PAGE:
Dr. Sean Schoville from the University of Wisconsin Department of Entomology will be presenting a seminar as part of the Department of Entomology's spring semester seminar series. Dr. Schoville is the Entomology Graduate Student Organization (EGSO) speaker.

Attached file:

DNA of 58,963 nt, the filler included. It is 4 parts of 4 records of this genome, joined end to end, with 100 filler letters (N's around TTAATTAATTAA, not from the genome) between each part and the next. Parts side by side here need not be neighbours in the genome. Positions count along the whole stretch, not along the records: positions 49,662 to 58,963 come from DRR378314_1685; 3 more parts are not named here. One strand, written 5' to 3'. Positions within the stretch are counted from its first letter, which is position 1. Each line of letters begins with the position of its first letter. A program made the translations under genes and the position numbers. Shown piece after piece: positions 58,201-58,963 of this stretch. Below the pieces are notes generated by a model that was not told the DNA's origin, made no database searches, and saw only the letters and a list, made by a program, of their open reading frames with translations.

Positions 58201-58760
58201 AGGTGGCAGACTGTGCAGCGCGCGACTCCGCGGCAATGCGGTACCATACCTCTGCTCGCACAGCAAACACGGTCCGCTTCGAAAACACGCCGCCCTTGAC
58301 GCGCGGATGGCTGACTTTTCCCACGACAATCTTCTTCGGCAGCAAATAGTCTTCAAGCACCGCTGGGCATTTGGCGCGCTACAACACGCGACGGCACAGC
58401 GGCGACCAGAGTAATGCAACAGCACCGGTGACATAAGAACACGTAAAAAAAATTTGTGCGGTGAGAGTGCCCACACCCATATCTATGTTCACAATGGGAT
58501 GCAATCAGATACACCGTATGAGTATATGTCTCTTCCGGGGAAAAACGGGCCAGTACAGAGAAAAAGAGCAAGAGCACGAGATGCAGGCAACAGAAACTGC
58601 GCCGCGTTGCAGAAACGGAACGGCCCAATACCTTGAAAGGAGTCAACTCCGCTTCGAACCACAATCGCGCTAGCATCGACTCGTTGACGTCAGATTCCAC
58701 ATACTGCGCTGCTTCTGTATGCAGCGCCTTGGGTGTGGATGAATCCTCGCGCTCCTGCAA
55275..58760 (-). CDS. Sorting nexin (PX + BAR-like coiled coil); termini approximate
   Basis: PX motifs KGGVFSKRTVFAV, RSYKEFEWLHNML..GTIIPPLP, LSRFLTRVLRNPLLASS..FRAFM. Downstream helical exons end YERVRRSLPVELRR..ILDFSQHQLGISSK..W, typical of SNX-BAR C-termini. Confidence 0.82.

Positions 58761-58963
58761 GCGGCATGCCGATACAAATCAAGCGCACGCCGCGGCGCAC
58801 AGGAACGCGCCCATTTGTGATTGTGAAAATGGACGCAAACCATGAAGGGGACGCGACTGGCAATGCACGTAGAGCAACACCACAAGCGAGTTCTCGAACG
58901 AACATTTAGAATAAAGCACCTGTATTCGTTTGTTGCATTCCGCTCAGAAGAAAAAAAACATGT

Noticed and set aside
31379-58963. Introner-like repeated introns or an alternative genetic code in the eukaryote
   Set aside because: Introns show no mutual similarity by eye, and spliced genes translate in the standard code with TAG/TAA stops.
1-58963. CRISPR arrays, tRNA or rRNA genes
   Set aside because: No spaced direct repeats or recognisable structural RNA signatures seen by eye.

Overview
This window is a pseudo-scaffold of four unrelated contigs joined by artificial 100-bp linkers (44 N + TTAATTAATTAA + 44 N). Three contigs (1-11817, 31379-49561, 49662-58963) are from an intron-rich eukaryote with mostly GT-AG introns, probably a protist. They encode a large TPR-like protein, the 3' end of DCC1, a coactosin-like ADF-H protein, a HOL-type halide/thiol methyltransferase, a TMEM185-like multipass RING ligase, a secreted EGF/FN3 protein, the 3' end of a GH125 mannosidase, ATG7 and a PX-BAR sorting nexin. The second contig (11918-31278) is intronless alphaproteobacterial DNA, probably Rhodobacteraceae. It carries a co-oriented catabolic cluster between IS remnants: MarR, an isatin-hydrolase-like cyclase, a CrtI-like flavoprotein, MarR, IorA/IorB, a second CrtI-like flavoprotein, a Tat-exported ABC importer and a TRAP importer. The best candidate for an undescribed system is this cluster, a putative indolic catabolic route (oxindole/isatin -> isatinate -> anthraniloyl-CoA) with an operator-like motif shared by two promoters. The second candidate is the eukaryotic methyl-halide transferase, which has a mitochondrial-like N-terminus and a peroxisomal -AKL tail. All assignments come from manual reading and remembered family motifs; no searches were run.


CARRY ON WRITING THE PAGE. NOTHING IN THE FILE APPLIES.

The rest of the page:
Abstract: Landscape genomics is an emerging field that attempts to link genome-scale genetic variation to spatial heterogeneity in the environment, in order to understand how environmental factors influences gene flow and genetic adaptation. This field has developed rapidly in recent years, providing novel insights into evolutionary and ecological processes, and creating opportunities to apply this knowledge in both agricultural and conservation settings. Here I’ll review the state-of-the-art in landscape genomics methodology as it pertains to measuring gene flow and identifying adaptive evolution, and address some of the pitfalls of these methods. I’ll apply a landscape genomics framework to address how insecticide resistance in Colorado potato beetle evolves in an agricultural setting, and how we can apply these methods to assess how protected areas and corridors maximize gene flow in fragmented alpine habitats